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This is what students have to say about JiTT:
  • ... it made me read on my own rather than wait for you to teach me.
  • The exercises allowed you to become familiar with the material so that you would be able to participate in class discussions.
  • It made me better disciplined.
  • ... I also liked the fact that the JiTT assignments were used along with class discussion. Even if you got the JiTT wrong you were still able to learn through the discussion.
JiTT supports the effective teaching practices outlined by Chickering and Gamson (1987) and the research on how students learn [see, for example, Bransford, Brown, and Cocking (1999, 2000)] in the following ways [see also Research on JiTT]:

Improving Pre-Class Preparation

  • Structuring out-of-class learning to increase time on task- JiTT exercises are designed to focus student attention, scaffold effective learning processes, promote interactive engagement with course material, and encourage reflective learning. All of these behaviors are positively associated with effective learning.
  • Increasing motivation for out-of-class preparation- Students see a direct connection between their out-of-class effort and in-class instruction. Students' JiTT responses inform classroom activities, which are focused on the learning challenges highlighted in their responses, building a positive feedback loop that encourages completion of future JiTT exercises and greater student-faculty interaction. In short, students see that their out-of-class efforts make a real difference in what happens in class, which in turn is focused on addressing their most important learning challenges.

Improving In-Class Learning

  • Increasing learning in the classroom- Students who come to class prepared are able to learn more and contribute more to others' learning in the classroom. JiTT exercises require students to interact with course material prior to the upcoming class, increasing the efficiency and effectiveness of classroom activities.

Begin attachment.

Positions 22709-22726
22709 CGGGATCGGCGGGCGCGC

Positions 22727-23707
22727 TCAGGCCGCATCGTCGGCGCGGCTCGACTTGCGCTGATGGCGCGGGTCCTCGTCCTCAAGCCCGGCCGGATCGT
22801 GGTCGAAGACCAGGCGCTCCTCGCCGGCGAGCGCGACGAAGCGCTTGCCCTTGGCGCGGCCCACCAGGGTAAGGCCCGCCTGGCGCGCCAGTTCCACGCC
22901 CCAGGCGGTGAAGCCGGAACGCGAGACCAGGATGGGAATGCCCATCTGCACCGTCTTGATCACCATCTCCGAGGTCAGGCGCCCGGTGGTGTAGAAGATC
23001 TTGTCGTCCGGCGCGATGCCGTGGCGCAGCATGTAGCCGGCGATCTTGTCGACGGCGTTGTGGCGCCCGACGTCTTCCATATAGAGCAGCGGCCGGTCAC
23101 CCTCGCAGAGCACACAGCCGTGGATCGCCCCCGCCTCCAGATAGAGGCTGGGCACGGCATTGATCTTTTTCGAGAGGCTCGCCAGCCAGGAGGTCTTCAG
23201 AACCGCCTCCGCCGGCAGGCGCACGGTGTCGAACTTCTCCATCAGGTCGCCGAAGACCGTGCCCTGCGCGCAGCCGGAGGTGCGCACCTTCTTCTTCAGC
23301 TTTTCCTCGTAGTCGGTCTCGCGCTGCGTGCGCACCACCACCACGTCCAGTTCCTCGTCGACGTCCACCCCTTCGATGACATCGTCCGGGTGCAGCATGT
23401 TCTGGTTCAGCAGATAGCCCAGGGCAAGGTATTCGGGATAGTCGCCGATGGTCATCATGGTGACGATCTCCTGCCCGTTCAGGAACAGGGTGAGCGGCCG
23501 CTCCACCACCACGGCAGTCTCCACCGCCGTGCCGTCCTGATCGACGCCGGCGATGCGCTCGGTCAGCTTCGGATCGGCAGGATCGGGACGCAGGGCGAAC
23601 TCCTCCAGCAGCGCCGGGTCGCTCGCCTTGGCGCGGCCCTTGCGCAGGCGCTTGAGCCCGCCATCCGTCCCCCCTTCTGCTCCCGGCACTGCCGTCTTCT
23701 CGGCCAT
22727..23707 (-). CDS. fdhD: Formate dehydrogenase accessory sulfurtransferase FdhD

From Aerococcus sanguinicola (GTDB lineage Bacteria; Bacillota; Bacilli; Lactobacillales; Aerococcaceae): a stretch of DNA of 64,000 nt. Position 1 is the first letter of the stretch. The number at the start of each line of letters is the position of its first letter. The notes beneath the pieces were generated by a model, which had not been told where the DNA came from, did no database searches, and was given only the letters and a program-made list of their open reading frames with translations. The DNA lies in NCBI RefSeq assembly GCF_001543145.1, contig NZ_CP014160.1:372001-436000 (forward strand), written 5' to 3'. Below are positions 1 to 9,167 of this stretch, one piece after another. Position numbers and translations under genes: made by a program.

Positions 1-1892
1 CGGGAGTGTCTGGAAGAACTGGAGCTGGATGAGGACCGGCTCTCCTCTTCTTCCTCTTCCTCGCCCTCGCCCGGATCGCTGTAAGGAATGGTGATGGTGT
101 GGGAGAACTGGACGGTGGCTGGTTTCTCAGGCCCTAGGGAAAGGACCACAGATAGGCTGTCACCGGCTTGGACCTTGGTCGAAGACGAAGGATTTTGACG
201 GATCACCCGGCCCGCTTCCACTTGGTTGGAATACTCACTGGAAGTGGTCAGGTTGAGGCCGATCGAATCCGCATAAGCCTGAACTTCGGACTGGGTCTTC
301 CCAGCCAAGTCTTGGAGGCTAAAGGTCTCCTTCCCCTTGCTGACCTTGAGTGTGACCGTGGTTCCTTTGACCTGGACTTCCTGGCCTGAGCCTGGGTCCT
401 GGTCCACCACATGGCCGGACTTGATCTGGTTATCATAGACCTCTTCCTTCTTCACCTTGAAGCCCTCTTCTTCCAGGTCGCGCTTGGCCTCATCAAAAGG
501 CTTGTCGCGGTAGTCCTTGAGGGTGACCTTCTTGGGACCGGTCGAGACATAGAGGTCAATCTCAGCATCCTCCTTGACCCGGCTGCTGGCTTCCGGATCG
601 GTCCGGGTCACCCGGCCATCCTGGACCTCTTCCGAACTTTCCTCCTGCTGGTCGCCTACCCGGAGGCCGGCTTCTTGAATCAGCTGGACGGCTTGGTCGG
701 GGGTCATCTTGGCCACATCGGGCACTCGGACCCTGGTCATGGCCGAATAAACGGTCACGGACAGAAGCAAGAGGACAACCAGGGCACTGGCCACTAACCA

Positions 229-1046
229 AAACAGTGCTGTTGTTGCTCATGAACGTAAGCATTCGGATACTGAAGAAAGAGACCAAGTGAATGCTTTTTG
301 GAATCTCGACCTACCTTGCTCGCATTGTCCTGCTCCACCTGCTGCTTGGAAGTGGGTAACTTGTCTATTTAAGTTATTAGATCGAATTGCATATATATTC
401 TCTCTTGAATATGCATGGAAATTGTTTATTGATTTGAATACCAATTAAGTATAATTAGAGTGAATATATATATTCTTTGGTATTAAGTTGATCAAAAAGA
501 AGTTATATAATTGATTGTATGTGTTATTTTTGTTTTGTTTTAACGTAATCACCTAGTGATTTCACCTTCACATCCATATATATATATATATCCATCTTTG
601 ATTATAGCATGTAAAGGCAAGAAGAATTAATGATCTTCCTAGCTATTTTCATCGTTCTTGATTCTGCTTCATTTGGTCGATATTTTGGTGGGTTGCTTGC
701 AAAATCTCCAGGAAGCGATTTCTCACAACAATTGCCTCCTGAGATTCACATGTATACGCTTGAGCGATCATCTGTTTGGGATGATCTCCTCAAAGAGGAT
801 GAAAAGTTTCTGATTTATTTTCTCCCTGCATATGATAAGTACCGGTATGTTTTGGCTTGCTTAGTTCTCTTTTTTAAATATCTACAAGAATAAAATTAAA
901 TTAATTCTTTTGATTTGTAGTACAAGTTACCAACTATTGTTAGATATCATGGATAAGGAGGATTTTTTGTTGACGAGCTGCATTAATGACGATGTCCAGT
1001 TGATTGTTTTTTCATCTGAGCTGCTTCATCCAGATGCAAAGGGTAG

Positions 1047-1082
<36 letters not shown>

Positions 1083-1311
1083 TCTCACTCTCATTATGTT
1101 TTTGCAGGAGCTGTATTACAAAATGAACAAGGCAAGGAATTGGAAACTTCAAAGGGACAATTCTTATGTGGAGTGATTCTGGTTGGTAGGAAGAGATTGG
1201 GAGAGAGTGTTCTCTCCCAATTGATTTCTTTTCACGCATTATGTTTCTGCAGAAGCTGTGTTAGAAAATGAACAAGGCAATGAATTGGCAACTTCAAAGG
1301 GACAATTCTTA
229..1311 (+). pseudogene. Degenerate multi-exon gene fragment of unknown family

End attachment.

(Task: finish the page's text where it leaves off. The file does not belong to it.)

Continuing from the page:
• Providing frequent and immediate feedback on learning- JiTT makes learning gaps visible – to both instructors and students – through review and posting of students' JiTT responses in class. Follow-up in-class exercises based on these responses provide additional opportunities for students to obtain feedback on their thinking processes and gauge their level of understanding relative to their peers.
  • Confronting mis/preconceptions- JiTT exercises are most helpful when they make visible students' current mental models and thinking processes. Often these thought processes inhibit student learning and lead to the all-too-common result that what students are learning is not the same as what we are teaching. Once student pre/misconceptions are identified, in-class exercises can be developed that lead students to contradictory outcomes, providing an opportunity for effective knowledge-building (see Interactive Lecture Demonstrations for examples of how to develop exercises that confront student preconceptions).

Promoting Long-term Learning

  • Developing metacognitive skills- Including a JiTT question such as "After completing this assignment, I am still unsure of..." helps students to develop reflective skills that promote self-directed and self-monitoring learning, skills critical for advanced and life-long learning.
  • Improving transfer of knowledge- Effective JiTT exercises require students to explain not only their answers, but also the thought process that led them to those answers. By focusing on thinking processes as well as content, students begin to develop transferable thinking skills that they can apply in a variety of settings and to problems that they have not encountered previously.
  • Linking new information and concepts to prior knowledge and real-world issues- JiTT exercises are often most effective when students are asked to relate new course material and concepts to prior experiences and relevant real-world issues and events. This helps to create a knowledge-making bridge that promotes durable, long-term learning.

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